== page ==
What is Subordinated Debt?

Debt

Subordinated debt is a term that is most important when a business becomes incapable of continuing to run its revenue-earning operations, thus necessitating it to either go into bankruptcy or go into liquidation. Like its name suggests, subordinated debt is less than other kinds of debt in the sense that it receives lesser priority than other kinds of debt when it comes to repayment. This makes subordinated debt the opposite to senior debt, which is debt that is “superior” in the sense that it must be paid off before the rest.

Regardless, the result is that subordinated debt is considered to be riskier than other kinds of debt. After all, if the borrower is forced to either go into bankruptcy or go into liquidation, the lender of subordinated debt will get paid after the lenders of other kinds of debt. Effectively, this means that they have a lower expected outcome because their outcome is that much worse should be the borrower become incapable of running their revenue-earning operations.

How Does Subordinated Debt Affect Bankruptcies and Liquidations?

For those who are curious, when a business becomes incapable of running its revenue-earning operations, it will see its assets entrusted to an outsider who will be responsible in using them to pay off as much of its outstanding obligations as possible. Since debt is what the business owes to other parties while equity is the percentage of the owners’ stake in the business’s total value, this means that debtors get paid before the owners, whether those owners are actually called owners or partners or shareholders.

As stated, there are different kinds of debt, with some kinds of debt getting paid off before others. However, it is interesting to note that there can be both secured and unsecured debt as well, meaning whether it has had collateral put up for it or not. Generally speaking, collateral means that the lender will just recoup as much of their losses as possible by claiming whatever it was that was put up for collateral in the first place, meaning that secured debt tends to be seen as being somewhat less risky than its unsecured counterpart.

With that said, it is important to note that these normal rules are somewhat unreliable when it comes to subordinated debt that has been secured through the process of collateralization because it is possible that the borrower won’t actually be able to collect whatever it was that had been put up as collateral. Something that happens so long as the contract makes it very clear that the subordination applies even to the collateral. Due to this, while secured subordinated debt is less risky than unsecured subordinated debt, it is by no means perfect protection, which is something that interested parties will want to take into consideration whenever they make relevant choices.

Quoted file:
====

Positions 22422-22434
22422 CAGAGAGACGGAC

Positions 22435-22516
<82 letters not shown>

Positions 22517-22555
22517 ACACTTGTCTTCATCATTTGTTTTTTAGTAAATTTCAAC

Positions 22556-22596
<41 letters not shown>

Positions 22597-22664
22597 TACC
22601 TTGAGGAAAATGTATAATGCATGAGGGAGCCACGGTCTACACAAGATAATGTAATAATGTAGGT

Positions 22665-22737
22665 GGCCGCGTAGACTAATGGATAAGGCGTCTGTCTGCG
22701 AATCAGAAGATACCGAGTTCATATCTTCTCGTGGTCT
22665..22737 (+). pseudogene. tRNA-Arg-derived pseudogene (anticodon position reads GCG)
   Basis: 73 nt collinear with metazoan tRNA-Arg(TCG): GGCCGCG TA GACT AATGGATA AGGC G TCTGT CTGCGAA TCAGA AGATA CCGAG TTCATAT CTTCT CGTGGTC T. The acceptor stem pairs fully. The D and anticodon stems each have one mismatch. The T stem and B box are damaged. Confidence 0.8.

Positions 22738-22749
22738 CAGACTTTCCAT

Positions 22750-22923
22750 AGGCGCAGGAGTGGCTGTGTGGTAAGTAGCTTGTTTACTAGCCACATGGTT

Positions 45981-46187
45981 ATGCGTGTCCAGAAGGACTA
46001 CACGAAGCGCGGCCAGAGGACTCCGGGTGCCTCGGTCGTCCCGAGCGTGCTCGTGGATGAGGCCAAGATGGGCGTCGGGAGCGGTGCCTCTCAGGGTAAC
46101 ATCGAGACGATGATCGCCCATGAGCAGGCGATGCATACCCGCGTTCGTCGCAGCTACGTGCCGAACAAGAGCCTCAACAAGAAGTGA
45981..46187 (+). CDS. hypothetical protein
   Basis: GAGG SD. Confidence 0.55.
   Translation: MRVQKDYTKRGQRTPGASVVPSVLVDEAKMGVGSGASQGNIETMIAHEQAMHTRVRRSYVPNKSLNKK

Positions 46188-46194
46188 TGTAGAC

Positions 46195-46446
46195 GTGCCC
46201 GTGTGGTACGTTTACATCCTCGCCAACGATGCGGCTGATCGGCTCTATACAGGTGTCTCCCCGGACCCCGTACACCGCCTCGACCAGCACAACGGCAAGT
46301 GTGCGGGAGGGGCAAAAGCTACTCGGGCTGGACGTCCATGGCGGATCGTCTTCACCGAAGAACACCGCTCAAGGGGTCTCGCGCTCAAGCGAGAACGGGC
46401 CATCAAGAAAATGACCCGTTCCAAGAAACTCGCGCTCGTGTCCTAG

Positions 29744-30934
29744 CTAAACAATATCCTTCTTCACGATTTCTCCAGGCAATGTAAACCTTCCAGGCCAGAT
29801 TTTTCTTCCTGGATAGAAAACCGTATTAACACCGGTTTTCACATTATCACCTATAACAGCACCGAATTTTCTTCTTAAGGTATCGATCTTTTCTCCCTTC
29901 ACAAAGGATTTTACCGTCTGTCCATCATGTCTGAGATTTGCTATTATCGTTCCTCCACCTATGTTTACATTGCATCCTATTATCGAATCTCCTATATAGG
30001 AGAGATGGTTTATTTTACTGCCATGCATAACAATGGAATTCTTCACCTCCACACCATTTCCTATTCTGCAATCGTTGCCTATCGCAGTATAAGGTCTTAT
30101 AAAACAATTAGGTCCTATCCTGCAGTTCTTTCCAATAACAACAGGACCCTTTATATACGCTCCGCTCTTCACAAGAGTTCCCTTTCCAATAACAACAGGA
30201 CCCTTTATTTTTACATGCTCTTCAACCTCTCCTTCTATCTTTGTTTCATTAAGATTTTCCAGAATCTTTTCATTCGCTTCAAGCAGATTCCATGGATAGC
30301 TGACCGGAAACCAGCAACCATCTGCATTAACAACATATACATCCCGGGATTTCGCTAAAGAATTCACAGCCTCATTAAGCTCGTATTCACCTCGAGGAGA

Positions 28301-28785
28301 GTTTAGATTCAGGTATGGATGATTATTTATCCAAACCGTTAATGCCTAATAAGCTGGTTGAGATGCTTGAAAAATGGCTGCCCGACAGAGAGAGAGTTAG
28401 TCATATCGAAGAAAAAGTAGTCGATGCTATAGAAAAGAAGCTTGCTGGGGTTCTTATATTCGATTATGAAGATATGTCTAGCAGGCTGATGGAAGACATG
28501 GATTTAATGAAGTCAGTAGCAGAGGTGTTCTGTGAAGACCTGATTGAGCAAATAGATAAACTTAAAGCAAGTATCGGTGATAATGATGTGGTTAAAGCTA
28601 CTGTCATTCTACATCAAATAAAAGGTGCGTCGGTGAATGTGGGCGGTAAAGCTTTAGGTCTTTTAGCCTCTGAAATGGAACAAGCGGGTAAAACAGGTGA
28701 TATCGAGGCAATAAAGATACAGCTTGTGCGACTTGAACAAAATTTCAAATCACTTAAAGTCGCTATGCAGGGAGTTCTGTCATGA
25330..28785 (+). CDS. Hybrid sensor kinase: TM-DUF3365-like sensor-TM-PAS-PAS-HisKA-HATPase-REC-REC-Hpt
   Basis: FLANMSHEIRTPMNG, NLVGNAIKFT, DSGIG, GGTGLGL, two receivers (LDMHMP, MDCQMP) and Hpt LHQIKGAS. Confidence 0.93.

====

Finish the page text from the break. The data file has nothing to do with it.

Regardless, the owners don’t get to recover their investments until the creditors have been paid off. As a result, there is a very real chance that the owners won’t be paid at all because there is no guarantee that the business’s assets will be able to cover all of its outstanding obligations. After all, an asset’s book value is not necessarily an asset’s fair market value when one considers issues such as accumulated depreciation and the limited window of time in which to get a good sale price, meaning that it is not uncommon for a business’s assets to fall short of their book price.

It’s a Riskier Kind of Debt

Summed up, subordinated debt is a riskier kind of debt, which is something that both sides will want to take into consideration when making their choices. For example, businesses tend to be reluctant to issue subordinated debt because they need to offer higher than normal interest rates for the purpose of attracting the attention of interested parties. Meanwhile, lenders need to remember that the nature of subordinated debt increases their chances of being unpaid should something go seriously wrong with the business’s revenue-earning operations. With that said, so long as everyone understands exactly what they are getting into as well as what they can expect, they should be able to make use of subordinate debt while keeping the potential issues down to a minimum.



Add Comment

This site uses Akismet to reduce spam. Learn how your comment data is processed.

Chris Rondeau
10 Things You Didn’t Know about Chris Rondeau
Steven Wright
The 20 Best Steven Wright Quotes That Apply to Business
Chanel
The 20 Best Coco Chanel Quotes That Apply to Business
Vince Lombardi
The 20 Best Vince Lombardi Quotes That Apply to Business
Vermont
How to File for Unemployment in Vermont
Utah
How to File For Unemployment in Utah
Tennessee
How to File for Unemployment in Tennessee
South Dakota
How to File for Unemployment in South Dakota
San Augustin Church and Museum
The 20 Best Things to Do in Manila, Philippines for First Timers
Wineries in a Carriage
The 20 Best Things to Do in Temecula, CA for First Timers
Lake Catherine State Park
The 20 Best Things To Do in Hot Springs, AR For First-Timers
Newport Pier
The 20 Best Things to Do in Newport Beach, CA for First Timers
2021 Ram Rebel TRX
A Closer Look at The 2021 Ram Rebel TRX
2021 Mazda BT-50
A Closer Look at the 2021 Mazda BT-50
2020 Mazda MX-5 Miata 1
A Closer Look at the 2020 Mazda MX-5 Miata
2020 Polaris Slingshot SL 4
10 Things You Didn’t Know About the 2020 Polaris Slingshot SL
A Closer Look at The Oris Carysfort Reef Limited Edition
MB&F Bulldog
A Closer Look at The The MB&F HM10 Bulldog
A Closer Look at the Favre-Leuba Raider Sea King
A Closer Look at The Casio Pro Trek PRT-B50 Black Titanium
Rob Zombie
How Rob Zombie Achieved a Net Worth of $50 Million
Maddie Ziegler
How Maddie Ziegler Achieved a Net Worth of $5 Million
Cole and Dylan Sprouse
How Cole Sprouse Achieved A Net Worth Of $8 Million
Whitney Cummings
How Whitney Cummings Achieved a Net Worth of $30 Million